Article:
Russia Reform Monitor - No. 2122

Navalny's moment of truth;
Media watchdog takes aim at foreign ownership


March 13, 2017


February 6: 

Deputy Foreign Minister Anatoly Antanov has been named as the next Russian ambassador to the United States. 
According to The Moscow Times, Antanov was originally suggested as a candidate for ambassador last fall, when Hillary Clinton was expected to take the White House, due to his hardline approach to U.S.-Russian diplomacy. Antanov joined Russian Foreign Ministry in 1978, and has since served in a variety of roles, including as head of security and disarmament, engaging U.S. officials on issues relating to nuclear reductions. He now awaits parliamentary approval of his appointment. 

February 7:

Russian opposition politician Aleksei Navalny is emerging as a real challenger to the Kremlin, 
notes Radio Free Europe/Radio Liberty. The pro-democracy activist holds significant sway among Russian intellectuals disenfranchised under President Vladimir Putin's rule, as well as with the country's working class. While he is not a current threat to the Kremlin's power, his ability to manipulate social media and his nationalist and anti-corruption rhetoric may garner him significant support in the run-up to next year's election. According to RFE/RL, that makes the verdict in the Kremlin's long-running, politically charged trial against Navalny - which is expected later this week - particularly significant, and will provide insight into exactly how much of a threat the Putin government believes Navalny to be. 

February 8:

Investors are beginning to dip their toes back into Russia's struggling economy, which is finally emerging from a two-year recession. In a sign of the emerging thaw,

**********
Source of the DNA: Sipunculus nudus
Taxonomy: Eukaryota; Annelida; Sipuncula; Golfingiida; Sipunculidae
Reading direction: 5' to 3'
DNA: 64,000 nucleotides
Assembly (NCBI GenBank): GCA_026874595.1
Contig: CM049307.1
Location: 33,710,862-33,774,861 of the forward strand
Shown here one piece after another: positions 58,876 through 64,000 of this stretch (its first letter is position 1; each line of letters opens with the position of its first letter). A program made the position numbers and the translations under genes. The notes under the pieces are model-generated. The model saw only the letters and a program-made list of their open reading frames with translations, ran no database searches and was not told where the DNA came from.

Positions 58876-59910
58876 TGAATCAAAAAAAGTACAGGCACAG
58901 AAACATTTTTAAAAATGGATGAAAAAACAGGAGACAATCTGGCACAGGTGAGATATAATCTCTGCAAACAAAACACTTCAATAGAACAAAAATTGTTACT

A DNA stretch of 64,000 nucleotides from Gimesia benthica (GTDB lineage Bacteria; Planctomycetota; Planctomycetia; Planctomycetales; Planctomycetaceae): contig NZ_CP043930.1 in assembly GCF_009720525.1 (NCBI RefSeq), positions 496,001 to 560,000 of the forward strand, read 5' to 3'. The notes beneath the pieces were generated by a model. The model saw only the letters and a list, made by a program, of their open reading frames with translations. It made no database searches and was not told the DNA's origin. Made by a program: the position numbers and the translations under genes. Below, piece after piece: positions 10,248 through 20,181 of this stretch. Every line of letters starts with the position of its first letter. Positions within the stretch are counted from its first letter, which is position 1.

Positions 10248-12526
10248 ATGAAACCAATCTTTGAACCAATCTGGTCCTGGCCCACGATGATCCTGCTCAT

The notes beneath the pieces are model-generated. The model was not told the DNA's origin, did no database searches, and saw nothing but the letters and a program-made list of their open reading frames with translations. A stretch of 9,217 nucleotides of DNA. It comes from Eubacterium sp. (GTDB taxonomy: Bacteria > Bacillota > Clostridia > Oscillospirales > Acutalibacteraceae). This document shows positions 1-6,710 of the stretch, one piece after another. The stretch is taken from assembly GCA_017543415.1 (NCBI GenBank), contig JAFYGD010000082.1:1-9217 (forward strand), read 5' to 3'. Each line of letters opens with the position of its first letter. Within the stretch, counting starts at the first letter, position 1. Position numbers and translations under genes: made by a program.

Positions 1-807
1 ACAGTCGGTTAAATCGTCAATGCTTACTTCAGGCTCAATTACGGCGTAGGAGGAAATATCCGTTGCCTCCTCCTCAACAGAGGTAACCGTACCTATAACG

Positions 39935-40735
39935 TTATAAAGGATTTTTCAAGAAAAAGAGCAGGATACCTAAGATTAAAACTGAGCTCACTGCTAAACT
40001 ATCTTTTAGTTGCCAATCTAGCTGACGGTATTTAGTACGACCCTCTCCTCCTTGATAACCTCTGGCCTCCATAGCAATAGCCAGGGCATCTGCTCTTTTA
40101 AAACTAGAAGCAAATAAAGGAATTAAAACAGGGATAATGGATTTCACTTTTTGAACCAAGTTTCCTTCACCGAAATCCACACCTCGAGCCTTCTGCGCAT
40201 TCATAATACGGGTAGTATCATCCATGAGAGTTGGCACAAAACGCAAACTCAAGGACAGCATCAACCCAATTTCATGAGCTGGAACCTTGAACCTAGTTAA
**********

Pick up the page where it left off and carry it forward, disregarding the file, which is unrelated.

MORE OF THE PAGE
the Wall Street Journal reports that a Russian toy retailer has announced the country's first major initial public offering since the annexation of Crimea back in 2014. 

President Putin has been assured an easy victory in the 2018 presidential election with the conviction of opposition politician Aleksei Navalny. 
According to the New York Times, Navalny was the only prospective candidate who was likely to seriously challenge President Putin. However, a court in Kirov, Russia has convicted Navalny of embezzlement, making him ineligible to stand for public office. The charge against Navalny was widely considered to be unfounded, and to have been used as a political instrument to thwart the activist's bid for political office. 

February 9:

The United States has reaffirmed that it will not lift sanctions on Russia until the Crimean Peninsula is officially returned to Ukraine. 
The Moscow Times reports that the U.S. Senate is currently working on measures to require Congressional approval for the president to lift sanctions on Russia. The bill, just launched by six senators, bars the removal of sanctions without Congressional approval and unless the administration can prove that Russia is not continuing to undermine Ukrainian sovereignty. 

February 10:

Roskomnadzor, Russia's state media watchdog, is launching a new crackdown on the country's media. 
The Moscow Times reports that Roskomnadzor has commanded Ekho Moskvy, a liberal Russian radio station, to provide documents proving that it is in compliance with the foreign ownership law which went into effect on January 1, 2016. Previously, this law has been interpreted to mean that foreign entities or individuals, including Russians with dual citizenship, cannot own more than 20 percent of the shares of any media corporation. However, the new demands by Roskomnadzor suggest that the law is now being interpreted to completely prohibit any kind of foreign ownership of Russian media. Ekho Moskvy has five days to prove its compliance with the new interpretation of the foreign ownership regulations. 

February 11:

Moscow is once again using Iranian airspace to launch attacks in Syria. Russia began using an Iranian base to carry out missions in August of 2106, but stopped after garnering criticism from both the United States and some Iranian officials, 
reports Reuters. But Russia has recently resumed using Iranian airspace to carry out operations in support of Syrian dictator Bashar al-Assad.

Related Categories: Russia; Russia and Eurasia Program; Ukraine

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